Sanriku Railway: Back from the Brink *RERUN
The Sanriku Railway in Iwate Prefecture is a lifeline, playing an important role in the local community. The train goes up and down the line, and the arrival of the train is part of the rhythm of life. In March 2011, the railway was completely destroyed by the tsunami that followed the Great East Japan Earthquake. The road to recovery was a difficult one, and at one point, there was even talk of abolishing the line. The railway is now back on track, having finally resumed full service. We look back on the slow but steady restoration of the Sanriku Railway, over a period of 3 years.
The railway is finally returning to Shimanokoshi. In a hall in the temporary housing, local women make flags to thank the people of Kuwait for funding the new trains. "When the railway opens, we're all going to wave these." All 71km of the North Rias Line reopened on April 6, 2014.
The disaster crippled the Sanriku Railway in numerous places. The railway's employees were deeply shocked by what happened. The line was forced to close, but all the employees began working hard to restore it. Drivers on the South Rias Line received encouragement from numerous letters from passengers who used to ride the line. "I am really happy to hear that work is starting on the Rias Line. Next summer, I want to come and visit even if the line isn't ready." The letter is from a small child.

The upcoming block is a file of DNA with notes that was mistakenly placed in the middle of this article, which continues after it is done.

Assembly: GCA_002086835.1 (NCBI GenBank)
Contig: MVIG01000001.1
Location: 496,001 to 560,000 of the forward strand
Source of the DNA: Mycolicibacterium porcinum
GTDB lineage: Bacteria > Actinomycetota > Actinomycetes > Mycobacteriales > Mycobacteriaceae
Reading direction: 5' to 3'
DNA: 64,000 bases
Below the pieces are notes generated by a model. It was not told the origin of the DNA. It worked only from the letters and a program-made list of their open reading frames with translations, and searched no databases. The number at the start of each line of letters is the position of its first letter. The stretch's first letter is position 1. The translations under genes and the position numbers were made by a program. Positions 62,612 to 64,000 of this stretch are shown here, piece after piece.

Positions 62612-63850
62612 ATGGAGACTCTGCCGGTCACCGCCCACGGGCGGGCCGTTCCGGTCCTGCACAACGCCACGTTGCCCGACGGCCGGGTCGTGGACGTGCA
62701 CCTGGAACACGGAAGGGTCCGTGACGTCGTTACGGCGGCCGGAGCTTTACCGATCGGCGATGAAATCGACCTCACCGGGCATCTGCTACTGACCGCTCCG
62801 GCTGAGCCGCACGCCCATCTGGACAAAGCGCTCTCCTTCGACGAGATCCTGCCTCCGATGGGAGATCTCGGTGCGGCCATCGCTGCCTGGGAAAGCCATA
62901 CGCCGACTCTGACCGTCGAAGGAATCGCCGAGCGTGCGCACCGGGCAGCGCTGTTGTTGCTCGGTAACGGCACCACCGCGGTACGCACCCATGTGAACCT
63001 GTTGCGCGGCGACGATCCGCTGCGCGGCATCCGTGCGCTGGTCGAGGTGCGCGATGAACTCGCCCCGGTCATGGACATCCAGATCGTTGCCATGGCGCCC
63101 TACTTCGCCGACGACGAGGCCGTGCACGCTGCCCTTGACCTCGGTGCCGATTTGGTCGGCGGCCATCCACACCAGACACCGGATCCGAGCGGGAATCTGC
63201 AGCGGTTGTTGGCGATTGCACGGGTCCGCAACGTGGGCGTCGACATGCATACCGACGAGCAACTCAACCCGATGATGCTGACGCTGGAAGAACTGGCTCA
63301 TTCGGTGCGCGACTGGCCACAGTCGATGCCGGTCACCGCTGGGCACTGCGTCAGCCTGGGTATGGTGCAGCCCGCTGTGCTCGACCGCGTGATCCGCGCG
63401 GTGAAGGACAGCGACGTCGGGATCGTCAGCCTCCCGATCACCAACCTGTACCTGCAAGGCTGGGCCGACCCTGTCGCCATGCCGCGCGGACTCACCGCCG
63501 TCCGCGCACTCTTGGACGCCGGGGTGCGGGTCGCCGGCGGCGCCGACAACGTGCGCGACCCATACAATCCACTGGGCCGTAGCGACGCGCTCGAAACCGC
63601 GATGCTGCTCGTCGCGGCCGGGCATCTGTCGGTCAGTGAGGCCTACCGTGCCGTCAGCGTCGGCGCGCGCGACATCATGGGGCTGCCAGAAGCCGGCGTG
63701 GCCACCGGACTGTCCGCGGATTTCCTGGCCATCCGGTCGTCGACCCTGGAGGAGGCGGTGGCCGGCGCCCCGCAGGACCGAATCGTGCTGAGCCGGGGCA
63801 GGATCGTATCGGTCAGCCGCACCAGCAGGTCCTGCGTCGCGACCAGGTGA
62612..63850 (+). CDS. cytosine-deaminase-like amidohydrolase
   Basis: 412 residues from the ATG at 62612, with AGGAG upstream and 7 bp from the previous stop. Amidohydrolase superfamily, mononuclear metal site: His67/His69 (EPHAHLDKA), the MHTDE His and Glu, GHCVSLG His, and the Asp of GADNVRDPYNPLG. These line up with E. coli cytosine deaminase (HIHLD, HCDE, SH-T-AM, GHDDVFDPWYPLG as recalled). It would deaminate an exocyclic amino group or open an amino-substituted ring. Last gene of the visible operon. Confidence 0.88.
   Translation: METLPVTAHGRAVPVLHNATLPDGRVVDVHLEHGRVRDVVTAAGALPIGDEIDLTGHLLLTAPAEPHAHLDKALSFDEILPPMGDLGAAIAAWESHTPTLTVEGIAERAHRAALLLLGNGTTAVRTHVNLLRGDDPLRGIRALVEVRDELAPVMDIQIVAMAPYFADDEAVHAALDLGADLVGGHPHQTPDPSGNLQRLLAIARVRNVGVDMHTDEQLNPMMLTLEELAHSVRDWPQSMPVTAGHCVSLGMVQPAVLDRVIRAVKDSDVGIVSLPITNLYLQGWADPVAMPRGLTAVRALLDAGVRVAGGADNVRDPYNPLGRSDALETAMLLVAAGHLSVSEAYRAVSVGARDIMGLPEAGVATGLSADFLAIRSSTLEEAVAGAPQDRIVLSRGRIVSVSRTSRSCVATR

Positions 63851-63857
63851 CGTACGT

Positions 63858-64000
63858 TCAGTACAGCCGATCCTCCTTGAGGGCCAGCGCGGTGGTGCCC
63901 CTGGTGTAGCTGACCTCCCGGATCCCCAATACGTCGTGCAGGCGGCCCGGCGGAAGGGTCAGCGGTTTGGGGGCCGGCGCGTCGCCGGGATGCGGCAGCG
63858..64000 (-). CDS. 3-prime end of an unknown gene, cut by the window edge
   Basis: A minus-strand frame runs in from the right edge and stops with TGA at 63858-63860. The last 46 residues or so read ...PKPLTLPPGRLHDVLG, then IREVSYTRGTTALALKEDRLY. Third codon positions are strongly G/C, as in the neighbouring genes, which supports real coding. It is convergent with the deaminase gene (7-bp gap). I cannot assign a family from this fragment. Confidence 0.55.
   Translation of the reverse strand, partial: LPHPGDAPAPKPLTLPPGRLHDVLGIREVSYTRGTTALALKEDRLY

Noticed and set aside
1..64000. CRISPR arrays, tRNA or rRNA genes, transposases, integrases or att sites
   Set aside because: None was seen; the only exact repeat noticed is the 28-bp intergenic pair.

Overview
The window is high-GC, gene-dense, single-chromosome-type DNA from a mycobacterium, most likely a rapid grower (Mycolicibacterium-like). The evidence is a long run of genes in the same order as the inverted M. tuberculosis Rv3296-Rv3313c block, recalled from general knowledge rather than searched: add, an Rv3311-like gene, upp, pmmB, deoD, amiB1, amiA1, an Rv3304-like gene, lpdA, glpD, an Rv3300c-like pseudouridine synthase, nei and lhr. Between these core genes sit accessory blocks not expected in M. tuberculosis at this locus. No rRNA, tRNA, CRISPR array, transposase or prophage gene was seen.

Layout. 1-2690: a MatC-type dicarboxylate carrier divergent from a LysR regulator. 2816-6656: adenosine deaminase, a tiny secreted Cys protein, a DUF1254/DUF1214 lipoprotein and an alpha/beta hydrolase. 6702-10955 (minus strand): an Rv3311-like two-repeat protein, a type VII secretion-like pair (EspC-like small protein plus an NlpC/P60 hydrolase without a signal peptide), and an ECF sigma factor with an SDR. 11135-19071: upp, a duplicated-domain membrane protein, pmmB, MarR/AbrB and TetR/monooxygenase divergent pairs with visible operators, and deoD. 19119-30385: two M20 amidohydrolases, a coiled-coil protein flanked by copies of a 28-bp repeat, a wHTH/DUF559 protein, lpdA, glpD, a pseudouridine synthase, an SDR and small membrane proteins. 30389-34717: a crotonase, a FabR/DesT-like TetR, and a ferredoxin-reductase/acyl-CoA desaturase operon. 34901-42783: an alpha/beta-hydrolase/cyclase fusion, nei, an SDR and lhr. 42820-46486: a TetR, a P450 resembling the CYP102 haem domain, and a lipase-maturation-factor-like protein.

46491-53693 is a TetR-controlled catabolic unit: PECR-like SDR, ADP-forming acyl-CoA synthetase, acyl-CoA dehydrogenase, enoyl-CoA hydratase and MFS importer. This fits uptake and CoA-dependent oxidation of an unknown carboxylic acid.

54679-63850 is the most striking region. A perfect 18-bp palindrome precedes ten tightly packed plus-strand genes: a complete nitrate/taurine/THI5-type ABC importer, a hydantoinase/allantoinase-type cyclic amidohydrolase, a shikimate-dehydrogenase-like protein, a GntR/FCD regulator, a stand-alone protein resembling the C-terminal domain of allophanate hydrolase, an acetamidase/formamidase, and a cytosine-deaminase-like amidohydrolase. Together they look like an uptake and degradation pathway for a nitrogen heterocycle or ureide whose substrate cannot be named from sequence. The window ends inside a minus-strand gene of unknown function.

The disaster put a stop to the local sea urchin fishing. After the tsunami, local fishermen decided that they would not restart fishing until everyone had managed to replace their boats. Sea urchin fishing began again on June 5, 2013. The boats all headed out together at 5 o'clock in the morning. The riches of the sea, harvested for the first time in 3 years, tell us that summer has come to Sanriku.